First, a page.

[12 May 1912]
My Dear Bottomley
I am overwhelmed with shame that your charming book and gift of flowers should both have remained unacknowledged; it is most kind of you to remember us. I do not know if I agree with you about your best lines – there are many others! I hope your book will meet with some sort of notice. Unlike us painters (who meet often with the kind of notice one does not like) men of letters seem to issue their books for the delight of “Sirius”; I imagine that, as that planet is a long way off from the earth, its inhabitants may still like to read, and may be innocent of the motor, which seems to have has led to a further evaporation (evaporation by friction with the air) of that small residium [sic] of brains still left in this country. Since you were last in London, motor-mania has become so pronounced that one misses losing one[’]s life or limbs on an average twice a day, and men and women wear therigid faces as if they were being hurled through space at a pace too fearful for thought (much worse than in Dante, where they were able to pause and speak). In Shannon & myself there are growing signs of discontent which point to advancing years. England is like the platform of some vast Station, with people waiting feverishly for rapid trains for leaving that go no-where!
            Both S. and I are hard at work on rather more ambitious pictures as to size and subject. I am returning to my old Parables and contemplate some 4 or 5 of them. Shannon is working on a vast design of Winter; but of these it is unwise to speak, as they may fail, like many other more ambitious works, and exist only for “Sirius” which must possess by now quite a large series of my unfinished works. I like Sirius, it was conceived or desired by an astronomer before it was perceived; there was a mathematical need for it, then it was discovered; it moves in perpetual night, – which is the time I like best, and doubtless the star effects there are very fine. My designs for Macbeth which I declined to do for London are probably greatly appreciated there but, all this dull!
            I should tell you that your gentians still live, the bronze bells survived in dwindling companies till today when the last suddenly became thousands of years old, like the flowers in the Cairo Museum. –
            I am collecting together my old chance articles on art, with the idea of issuing them in the Autumn. Some are curiously vivid, others are curiously strange to me, as if they had been written by someone else whose mind was only partly like mine.
            I have not been to the Wagner season. One dreads the chance, or certainty of disappointment; this is my third year of abstinence. Now one hears that the second series last year was good, if the first was bad one does not take the risk. We both look forward to the Russian Dancers; they have been something like a passion during last seasons; here with them the lambent sense of beauty and desire for perfection is so great, that one watches the dancing of Schumann’s Carnaval, in crinolines and Toppers before a purple curtain, with authentic tears in one[’]s eyes, and with crumpled gloves which are split to ribbons at the end. The Chopin Valse Op 64 No 2 passes into an indescribable twylight [sic] world of beauty and tender irony; the rapid portions are played on “a la sordina”, to soundless dancing, so rapid that it seems disembodied. All that the antique world thought and said about the famous Male dancers who seduced were seduced by Empresses etc, is quite true. Nijinski outclasses in passion, beauty and magnetism all that Karsavina can do, and she is a Muse, or several Muses in one, the music of Melancholy and of Caprice, capable of expressing tragedy and even voluptuous innocence; the wildness of chastity and the sting of desire; she is the perfect instrument upon which all emotion can be rendered. He Nijinski is a living flame, the son of Hermes, or Loghi perhaps? One can not imagine his mother; probably actually some ancient ballerina in was answerable; but I prefer to believe in some sort of spontaneous nativity, at the most a passing cloud nay have attracted some fantastic and capricious god.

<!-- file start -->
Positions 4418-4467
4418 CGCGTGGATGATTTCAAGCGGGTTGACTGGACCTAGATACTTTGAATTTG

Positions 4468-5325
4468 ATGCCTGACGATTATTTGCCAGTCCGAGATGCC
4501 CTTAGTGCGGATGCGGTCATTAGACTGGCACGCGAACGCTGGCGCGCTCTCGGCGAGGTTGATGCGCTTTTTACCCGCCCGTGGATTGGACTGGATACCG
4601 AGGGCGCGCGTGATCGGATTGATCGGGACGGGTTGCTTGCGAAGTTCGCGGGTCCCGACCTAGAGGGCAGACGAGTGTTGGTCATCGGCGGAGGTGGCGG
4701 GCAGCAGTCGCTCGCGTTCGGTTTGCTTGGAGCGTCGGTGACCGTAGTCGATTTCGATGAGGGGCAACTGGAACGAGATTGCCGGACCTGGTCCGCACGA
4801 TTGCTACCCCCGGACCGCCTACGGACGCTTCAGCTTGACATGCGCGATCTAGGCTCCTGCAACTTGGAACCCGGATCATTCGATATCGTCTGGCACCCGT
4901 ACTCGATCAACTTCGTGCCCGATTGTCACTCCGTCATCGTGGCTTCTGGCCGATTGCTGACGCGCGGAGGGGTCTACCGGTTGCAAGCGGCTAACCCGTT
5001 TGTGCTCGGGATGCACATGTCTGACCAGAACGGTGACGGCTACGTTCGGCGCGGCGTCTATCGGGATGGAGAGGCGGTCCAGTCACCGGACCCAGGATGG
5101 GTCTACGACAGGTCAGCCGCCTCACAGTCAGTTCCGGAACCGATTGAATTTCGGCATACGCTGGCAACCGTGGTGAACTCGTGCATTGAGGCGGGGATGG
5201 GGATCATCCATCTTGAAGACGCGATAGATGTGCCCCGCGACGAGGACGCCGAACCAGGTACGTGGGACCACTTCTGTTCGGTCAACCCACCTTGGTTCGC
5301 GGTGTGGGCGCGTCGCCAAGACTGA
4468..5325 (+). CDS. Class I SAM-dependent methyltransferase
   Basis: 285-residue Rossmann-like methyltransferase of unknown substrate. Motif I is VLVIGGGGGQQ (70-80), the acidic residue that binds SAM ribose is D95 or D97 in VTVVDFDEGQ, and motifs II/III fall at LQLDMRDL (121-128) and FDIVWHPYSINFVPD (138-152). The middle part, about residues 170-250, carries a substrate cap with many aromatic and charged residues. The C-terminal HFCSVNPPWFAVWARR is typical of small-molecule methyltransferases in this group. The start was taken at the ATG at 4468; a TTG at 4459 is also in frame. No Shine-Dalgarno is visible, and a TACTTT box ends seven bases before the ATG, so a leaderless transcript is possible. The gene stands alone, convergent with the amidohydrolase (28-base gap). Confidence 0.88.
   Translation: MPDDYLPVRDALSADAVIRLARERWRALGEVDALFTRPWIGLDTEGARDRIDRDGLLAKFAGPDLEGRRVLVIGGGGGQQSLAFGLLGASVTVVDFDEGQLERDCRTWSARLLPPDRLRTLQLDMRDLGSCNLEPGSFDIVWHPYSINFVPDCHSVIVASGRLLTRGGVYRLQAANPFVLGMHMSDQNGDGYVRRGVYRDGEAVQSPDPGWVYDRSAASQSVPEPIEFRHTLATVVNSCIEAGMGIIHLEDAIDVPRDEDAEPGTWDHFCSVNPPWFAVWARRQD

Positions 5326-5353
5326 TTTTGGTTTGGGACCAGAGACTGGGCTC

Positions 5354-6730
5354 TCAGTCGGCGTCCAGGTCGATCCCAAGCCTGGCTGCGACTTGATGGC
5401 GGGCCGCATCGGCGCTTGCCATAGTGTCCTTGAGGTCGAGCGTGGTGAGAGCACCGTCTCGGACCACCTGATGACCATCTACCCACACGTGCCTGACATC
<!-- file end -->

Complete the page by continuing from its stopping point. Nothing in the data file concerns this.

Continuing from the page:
Shannon joins with me in kindest greetings to your wife and to yourself
            Sincerely yours | C Ricketts

Edited by John Aplin

Wednesday, March 4, 2020

449. Leonard Baskin's Portrait of Charles Ricketts

In the year 2000 The Gehenna Press published a second series of portraits of book artisans called Icones Librorum Artifices. The etchings were made by Leonard Baskin (1922-2000) in his final year.

Leonard Baskin, 'Charles Ricketts', etching (2000)
The first series - including portraits of Cornelius Ploos van Amstel, Dard Hunter, Aubrey Beardsley, Sarah Prideaux, Daniel Berkely Updike and Charles Condor - was published in 1988. The second series contained portraits of Jessie King, and other artists. The prospectus for this publication contained a portrait of Ricketts and one of Charlotte Guillard. The latter had an oval shape. The one of Ricketts consists of three diamond-shaped etchings and two triangles with text; underneath is the name of Ricketts.

The etchings (one in mirror image) are identical, but one is printed in black and white, one in blue and one in red and yellow. Which portrait served as a basis, I don't know, but Baskin's portrait doesn't resemble any of the photographs of Ricketts. The moustache seems too full, the head hair too voluptuous. The accompanying text is complimentary and says that not Morris, but Ricketts has exerted the cardinal influence on book design in the late Victorian era.